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What's your most painful blunder?

What's your most painful blunder?

SamCopeland
Aug 4, 2014, 8:20 AM 25

Chess can be the cruelest of games. I was just reading a book on backgammon by the two time world champion, Bill Robertie. In the book, Robertie spent some time commending an excellent play that had backfired in the game. He noted that in backgammon, unlike in chess, you are only rewarded for your good plays a percentage of the time. On the other hand, in chess we may not even be rewarded for forty good moves in a row. In chess more so than any other game, a poor move can instantly cost us a won game.

I remember many of my blunders vividly. I can often recall the sinking feeling in my stomach and the sleepless night that ensued. To add insult to injury, I remember my blunders far more than I remember the moves of which I am proud. I think many chess players have observed this phenomenon. Perhaps, chess players are simply inherently pessimistic... See?! That was an incredibly pessimistic thought! and I'm a chess player... so there you go...

On a more positive note, I find the blunders of others extremely cathartic. To that end, I'm offering up some of my most painful ones for your enjoyment. These aren't necessarily the dumbest ones I've made. For me, the most painful blunders have a few alliterative factors: stupiditystakes (was it played in a tournament that mattered?), stature (was it against a player that mattered?), and standing (did I blow a won position?). I've hung plenty of pieces and mates in poor positions or in time trouble, but those don't stick with me nearly as much as the ones that blew a strong position against a strong opponent. I'm offering these positions with minimal commentary - after all I don't want to re-examine these games more than I have to - and I know that some may think the blunders against Simutowe and Langer aren't in the same category as the others, but I must include them because they are the ones that still hurt.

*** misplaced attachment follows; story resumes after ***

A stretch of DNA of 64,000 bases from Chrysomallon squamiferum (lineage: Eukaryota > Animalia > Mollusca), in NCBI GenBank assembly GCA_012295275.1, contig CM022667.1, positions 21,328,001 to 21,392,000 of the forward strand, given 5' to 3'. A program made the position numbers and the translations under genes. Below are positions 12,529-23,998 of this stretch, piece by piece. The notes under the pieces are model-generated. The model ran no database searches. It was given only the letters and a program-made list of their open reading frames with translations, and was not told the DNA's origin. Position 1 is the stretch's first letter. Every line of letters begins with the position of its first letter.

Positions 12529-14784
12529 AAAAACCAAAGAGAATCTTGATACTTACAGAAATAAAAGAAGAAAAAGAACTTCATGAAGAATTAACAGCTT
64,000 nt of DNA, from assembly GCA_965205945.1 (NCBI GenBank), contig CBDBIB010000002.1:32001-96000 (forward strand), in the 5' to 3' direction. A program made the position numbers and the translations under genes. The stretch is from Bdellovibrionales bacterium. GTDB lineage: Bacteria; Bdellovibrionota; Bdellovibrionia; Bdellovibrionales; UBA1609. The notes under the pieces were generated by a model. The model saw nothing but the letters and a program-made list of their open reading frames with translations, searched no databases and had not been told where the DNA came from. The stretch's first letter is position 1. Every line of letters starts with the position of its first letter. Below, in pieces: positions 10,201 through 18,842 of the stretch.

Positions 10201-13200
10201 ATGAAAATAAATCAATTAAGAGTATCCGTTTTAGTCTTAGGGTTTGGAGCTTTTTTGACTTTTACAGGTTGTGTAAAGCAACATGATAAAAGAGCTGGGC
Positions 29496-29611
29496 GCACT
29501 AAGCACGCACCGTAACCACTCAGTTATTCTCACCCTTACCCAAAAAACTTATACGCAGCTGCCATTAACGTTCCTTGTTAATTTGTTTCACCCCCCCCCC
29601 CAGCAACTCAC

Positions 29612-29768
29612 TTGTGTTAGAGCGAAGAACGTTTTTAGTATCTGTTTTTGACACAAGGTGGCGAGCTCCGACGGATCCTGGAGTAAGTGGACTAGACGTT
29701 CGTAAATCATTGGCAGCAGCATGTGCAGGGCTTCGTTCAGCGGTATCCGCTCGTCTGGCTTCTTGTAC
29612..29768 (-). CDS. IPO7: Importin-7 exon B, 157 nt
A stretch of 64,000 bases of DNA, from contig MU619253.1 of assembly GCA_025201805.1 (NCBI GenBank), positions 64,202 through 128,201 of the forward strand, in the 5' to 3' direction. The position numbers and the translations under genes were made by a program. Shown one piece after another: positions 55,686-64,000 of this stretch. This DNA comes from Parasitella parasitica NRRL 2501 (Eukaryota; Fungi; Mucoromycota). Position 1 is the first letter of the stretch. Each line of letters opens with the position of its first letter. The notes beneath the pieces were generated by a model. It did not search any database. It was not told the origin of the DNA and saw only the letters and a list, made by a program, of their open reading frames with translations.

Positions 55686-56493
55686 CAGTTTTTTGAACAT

My Absolute Bestest Blunder: Copeland - Nicols

I played this brilliancy in the final round of the 12th grade championships. I had 4 out of 5 which was good for a share of third, I think, and a win would have certainly been good for a top three finish. I was thrilled with the opening, and I felt I was circling a quick knockout, and then... I played the following... My opponent responded immediately, and I just sat there for a couple of minutes before I could gather my thoughts enough to resign. I also had to marinate in the misery of this blunder for a four hour car ride home. Ugggh.


Langer - Copeland

This is not a single blunder, but this game still hurts because I horribly spoiled what up to that point had been one of my best games against one of the higher rated players I had played at that point. I went from +4 to -2 over just a couple of moves.


Copeland - Inuma

This one was at the Denker tournament of state champions. As is often the case with the silliest of blunders, I played this after a long think.


Copeland - Simutowe

Like with my game against Langer, this one hurts more for the fact that I blew a nice game than for the magnitude of the idiocy. I had previously beaten IM Daniel Fernandez in this opening, and I was very happy to catch IM Simutowe in a trick. My position here was completely dominating, and I believe I would have won this game if I hadn't been focused on my opponent's title. I became increasingly nervous about reeling in an IM, and I started to burn alot of time and eventually self-destructed.


Copeland - Pohl

This was my first game against a master. I spent so much time thinking about whether or not I could play Ne2 and allow Qxc4+ and Kb1 that I eventually forgot that I hadn't even played Ne2 yet, and I reached out to play Kb1. I realized my mistake before making the move, but after I touched the king. Unfortunately I was committed, and I resigned without continuing. Technically, I guess the right score would be 16. Resigns?? as Kb1 wasn't played.


What about you? What spectacular blunders have you made that made you question your sanity, intellect, and commitment to chess?

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